Flint, Michigan has received $77 million in funding five years after the water crisis began.

Colorlines reported that the state of Michigan made the funds available to the city. The Michigan Department of Environmental Quality provided Flint with the money, which the city’s Department of Public Works Director Rob Bincsik said was not new funding. It is from a  $120 million federal and state loan granted to Flint in March 2017 by the Water Infrastructure Improvements for the Nation Act of 2016.

“While we grateful for this funding it’s important to understand its not new funding,” Bincsik said. “The federal government awarded this funding and is utilizing the MDEQ’s Drinking Water Revolving Fund as the mechanism to disperse it to the City of Flint.”

The $77 million will carry zero interest and was 100 percent forgiven and will not have to be repaid. The funding will be used for projects such as water meter replacements for homes, installation of water quality monitoring panels, construction of a new chemical feed building and completion of a pipeline that will connect to a secondary water source.

“These projects will help the short- and long-term sustainability of the water system in the city of Flint,” Bincsik told MLive. “But as stated in the Water Distribution Optimization Plan, the water system needs in excess of another $300 million in capital improvements over the next 20 years.”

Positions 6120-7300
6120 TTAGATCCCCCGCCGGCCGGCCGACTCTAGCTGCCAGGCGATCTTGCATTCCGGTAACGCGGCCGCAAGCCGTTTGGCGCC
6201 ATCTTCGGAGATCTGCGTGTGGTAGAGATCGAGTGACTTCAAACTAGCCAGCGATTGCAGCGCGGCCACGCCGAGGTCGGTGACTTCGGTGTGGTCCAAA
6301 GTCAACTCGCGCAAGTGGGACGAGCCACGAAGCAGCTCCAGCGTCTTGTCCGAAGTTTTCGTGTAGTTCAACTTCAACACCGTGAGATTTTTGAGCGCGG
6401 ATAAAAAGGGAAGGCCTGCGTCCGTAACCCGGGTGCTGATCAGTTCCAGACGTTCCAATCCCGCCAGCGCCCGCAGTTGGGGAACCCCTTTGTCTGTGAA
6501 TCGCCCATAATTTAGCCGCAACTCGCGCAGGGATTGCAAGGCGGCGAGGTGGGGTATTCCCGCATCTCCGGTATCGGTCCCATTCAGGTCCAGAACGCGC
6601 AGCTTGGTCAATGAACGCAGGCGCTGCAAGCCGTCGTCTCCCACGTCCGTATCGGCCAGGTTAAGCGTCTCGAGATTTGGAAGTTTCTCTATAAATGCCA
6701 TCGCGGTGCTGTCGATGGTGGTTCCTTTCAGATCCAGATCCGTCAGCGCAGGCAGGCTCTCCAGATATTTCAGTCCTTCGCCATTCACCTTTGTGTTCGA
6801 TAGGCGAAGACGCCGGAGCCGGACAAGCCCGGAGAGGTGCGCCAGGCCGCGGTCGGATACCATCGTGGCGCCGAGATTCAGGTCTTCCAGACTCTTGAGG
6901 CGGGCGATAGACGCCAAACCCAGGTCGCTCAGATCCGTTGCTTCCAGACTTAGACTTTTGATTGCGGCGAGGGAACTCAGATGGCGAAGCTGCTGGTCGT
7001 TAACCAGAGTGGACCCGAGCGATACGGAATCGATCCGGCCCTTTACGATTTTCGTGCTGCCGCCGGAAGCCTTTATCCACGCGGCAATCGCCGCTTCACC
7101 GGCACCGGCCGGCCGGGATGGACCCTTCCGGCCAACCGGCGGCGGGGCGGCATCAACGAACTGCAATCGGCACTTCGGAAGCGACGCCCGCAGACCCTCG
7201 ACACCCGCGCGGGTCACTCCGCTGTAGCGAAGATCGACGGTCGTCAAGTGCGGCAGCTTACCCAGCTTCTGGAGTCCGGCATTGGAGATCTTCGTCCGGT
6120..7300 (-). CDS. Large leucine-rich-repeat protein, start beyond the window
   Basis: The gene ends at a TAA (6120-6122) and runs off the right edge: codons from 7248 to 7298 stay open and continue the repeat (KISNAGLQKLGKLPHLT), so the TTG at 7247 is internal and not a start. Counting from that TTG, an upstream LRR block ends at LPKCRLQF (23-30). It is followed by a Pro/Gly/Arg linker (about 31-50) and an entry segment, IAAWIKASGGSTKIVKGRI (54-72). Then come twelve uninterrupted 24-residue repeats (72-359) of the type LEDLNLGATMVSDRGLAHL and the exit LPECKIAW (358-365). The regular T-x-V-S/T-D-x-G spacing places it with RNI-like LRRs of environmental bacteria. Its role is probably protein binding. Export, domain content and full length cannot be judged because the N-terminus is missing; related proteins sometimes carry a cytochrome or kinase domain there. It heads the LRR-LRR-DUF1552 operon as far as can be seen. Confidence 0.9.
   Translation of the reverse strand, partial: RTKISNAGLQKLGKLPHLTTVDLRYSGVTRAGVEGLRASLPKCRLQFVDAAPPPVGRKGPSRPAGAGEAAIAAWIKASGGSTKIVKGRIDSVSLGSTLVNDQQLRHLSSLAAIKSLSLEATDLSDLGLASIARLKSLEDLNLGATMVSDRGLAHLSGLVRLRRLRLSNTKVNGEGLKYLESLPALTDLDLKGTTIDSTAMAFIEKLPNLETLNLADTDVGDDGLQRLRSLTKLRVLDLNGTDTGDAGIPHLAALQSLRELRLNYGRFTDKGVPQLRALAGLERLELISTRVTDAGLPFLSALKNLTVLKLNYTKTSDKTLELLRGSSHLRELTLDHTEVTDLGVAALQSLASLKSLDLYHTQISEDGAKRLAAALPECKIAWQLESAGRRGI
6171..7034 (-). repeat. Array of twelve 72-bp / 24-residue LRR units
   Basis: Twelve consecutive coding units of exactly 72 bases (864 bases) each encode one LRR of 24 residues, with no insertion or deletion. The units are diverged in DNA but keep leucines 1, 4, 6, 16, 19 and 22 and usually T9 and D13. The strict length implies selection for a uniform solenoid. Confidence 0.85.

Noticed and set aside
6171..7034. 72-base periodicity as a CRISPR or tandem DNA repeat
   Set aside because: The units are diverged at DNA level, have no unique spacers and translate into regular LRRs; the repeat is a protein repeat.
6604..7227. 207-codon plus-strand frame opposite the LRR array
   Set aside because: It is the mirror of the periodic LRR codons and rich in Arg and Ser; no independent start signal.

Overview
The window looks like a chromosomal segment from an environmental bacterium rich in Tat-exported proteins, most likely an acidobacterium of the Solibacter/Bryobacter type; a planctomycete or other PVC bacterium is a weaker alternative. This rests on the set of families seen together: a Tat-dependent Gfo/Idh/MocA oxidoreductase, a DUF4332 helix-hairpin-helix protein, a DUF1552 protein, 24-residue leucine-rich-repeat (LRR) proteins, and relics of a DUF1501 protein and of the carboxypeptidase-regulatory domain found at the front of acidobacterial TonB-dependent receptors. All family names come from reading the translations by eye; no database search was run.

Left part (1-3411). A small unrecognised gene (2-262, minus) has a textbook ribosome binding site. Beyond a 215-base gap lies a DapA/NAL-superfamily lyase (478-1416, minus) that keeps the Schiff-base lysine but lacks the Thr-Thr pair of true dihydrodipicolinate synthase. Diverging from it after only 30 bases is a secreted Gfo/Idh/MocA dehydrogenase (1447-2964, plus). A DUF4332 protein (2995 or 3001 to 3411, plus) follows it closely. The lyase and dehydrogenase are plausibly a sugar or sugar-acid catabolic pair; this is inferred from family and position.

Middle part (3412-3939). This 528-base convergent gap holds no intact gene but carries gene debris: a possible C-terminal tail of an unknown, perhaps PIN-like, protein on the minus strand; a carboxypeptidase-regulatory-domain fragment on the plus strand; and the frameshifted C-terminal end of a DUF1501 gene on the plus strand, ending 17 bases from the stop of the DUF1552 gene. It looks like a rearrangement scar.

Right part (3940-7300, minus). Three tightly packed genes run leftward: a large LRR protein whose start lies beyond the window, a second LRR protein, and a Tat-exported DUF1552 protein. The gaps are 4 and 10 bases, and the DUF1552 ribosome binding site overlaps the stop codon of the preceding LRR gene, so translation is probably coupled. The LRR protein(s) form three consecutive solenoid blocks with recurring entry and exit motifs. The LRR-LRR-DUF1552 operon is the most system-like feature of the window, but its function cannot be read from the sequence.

April 24 will mark five years since the crisis in Flint began after the city switched to the Flint River without proper corrosion controls. It was the water source from the Great Lakes Water Authority to the Flint River and greatly impacted the majority black city. The children in Flint suffered increased levels of lead in their blood. Fertility issues and miscarriages were also issues in addition to 12 deaths linked to Legionnaires’ disease who drank the toxic water.

In April 2018, Governor Rick Snyder ended the free bottled water program in Flint, claiming the water was safe. This was done despite that there was no certainty that the drinking had been fully restored to healthy levels. Celebrities such as Jaden Smith have attempted to stand in the gap. Smith and First Trinity Missionary Baptist Church deploy a mobile water filtration system known as “The Water Box” to help residents have access to clean water.

Mari Copeny, known as Little Miss Flint, has remained at the forefront f the issue. She has continued to raise funds. Copeny is attempting to raise $250,000 before the five year anniversary. 11 bottle waters will be provided for each dollar raised.